SummaryNo competition for Tex here!
The GoodThe story in Loch Ness is intriguing and gradually evolves as you get deeper into the case. There's more to it than meets the eye, and Cameron eventually learns of a much deeper, evil plot which makes it interesting. It has nothing to do with the real fable about the Loch Ness monster, though, other than to provide another explanation about its sightings.
The point-and-click interface is easy to learn and use. The graphics were fairly good and, although the landscape was dreary in winter, the inside of the Manor was realistic enough. Some of the rooms (especially the attic) were a bit too dark for my liking. The characters were drawn creatively and a bit uniquely, but were not blocky or unrealistic. Lip-sync was done very well, their lips moving well with their words.
Nothing moves in the scenery, not even the water, even though you can hear water sounds when you are near the lake. There were a few other sound effects which were appropriate (the creaking of an old door opening, for instance). The music was distinctly Scottish and in keeping with the location and the overall theme of the game. It was nothing unusual, though, and did not break any new ground. You are given a few rewarding music clips when something important is accomplished, though. Voice acting was great! Cameron's voice was always a pleasure to listen to, and other Scotland "locals" had just the right amount of accent.
Some people complain about having "hot spots" when nothing can be done until much later in the game. Well, this game has plenty of that but all of them are needed to keep you on track. The story is divided into days and all of the hot spots you find during each particular day will eventually be done that day. All you have to do is accomplish them in a particular order, so the game is very linear.
Puzzles were almost too easy, as puzzles go, especially since Cameron almost comes out and tells you what to do next - either verbally or written in his journal. Picking up and using objects from inventory, solving cryptic puzzles (clues for which are in books and other documents) and, unfortunately, an underwater maze are all part of the questing. Some of the puzzles require a combination of objects in inventory to be solved.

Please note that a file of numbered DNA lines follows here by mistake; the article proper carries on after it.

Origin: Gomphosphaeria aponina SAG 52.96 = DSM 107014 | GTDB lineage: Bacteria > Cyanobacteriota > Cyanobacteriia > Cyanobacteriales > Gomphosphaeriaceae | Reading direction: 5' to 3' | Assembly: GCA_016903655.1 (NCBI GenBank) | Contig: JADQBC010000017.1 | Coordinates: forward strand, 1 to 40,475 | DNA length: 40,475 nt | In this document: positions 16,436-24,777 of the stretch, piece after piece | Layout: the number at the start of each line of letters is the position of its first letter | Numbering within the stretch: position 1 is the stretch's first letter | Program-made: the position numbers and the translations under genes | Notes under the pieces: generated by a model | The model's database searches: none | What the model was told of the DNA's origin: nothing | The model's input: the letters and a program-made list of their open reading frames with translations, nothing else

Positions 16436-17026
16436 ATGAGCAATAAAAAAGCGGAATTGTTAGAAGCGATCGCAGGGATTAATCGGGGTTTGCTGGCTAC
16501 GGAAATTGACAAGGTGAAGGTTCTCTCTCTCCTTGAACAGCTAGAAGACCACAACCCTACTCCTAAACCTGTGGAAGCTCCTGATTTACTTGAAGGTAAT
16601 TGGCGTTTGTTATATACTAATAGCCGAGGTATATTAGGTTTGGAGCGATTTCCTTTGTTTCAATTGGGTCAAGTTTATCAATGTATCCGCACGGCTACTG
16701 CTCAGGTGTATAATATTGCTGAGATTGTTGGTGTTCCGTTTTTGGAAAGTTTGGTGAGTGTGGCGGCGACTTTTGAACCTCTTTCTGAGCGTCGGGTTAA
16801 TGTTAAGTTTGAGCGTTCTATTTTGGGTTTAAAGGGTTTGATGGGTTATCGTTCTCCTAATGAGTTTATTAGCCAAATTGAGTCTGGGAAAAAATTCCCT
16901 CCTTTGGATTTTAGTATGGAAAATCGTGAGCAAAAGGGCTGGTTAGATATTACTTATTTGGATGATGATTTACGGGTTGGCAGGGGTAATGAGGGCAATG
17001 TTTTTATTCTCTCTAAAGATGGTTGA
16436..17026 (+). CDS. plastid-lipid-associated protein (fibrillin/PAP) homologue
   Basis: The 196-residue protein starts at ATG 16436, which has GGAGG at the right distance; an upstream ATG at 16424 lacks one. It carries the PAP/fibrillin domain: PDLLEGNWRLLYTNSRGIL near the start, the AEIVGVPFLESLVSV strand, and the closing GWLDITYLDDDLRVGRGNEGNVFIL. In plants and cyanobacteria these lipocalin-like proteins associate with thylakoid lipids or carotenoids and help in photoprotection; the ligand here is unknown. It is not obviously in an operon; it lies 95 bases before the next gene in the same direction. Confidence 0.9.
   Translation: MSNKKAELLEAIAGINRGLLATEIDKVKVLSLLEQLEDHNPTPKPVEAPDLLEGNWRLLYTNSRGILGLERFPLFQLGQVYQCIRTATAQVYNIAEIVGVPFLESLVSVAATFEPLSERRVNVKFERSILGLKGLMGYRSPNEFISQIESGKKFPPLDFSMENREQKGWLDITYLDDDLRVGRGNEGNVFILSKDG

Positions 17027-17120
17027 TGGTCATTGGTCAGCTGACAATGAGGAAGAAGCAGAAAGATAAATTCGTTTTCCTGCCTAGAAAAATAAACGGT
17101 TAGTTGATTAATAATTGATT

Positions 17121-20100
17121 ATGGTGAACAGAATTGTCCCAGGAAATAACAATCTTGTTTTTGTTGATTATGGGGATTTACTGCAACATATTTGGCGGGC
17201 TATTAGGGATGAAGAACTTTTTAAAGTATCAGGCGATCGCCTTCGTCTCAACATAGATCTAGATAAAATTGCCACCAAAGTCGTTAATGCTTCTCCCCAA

The in-game map was nice to have. When specific actions were done and appropriate triggers occurred, you were able to hop to and from each location. Some of those triggers only happen when you are walking around, though, so you had to be careful not to use the map too often.
The BadWhat I found irritating about this game (and, I might add, others made by the same company during the last couple of years) mostly involve the basic interface:
1. There are only 8 game save slots and no way to save a description
2. You must listen carefully because there are no subtitles (One of my pet peeves.)
3. No adjustable options for anything (video, audio etc.)
4. You must always start the game from CD1 even though there are 2 CDs
Everything you do is in or around the Manor itself and those locations are very few and mostly empty of people. I would have liked more places to travel and many more people to question. The landscape is somewhat drab in its winter blanket of snow.
And, lastly, I dislike mazes that are inserted simply to lengthened playing time, which is what the one in this game seemed to be.
The Bottom LineOnce you get used to the game's shortcomings, Loch Ness is a pretty good adventure game, but definitely not a great one. The story kept me interested enough to finish it, and the ending was satisfactory enough to conclude the questions that were left hanging.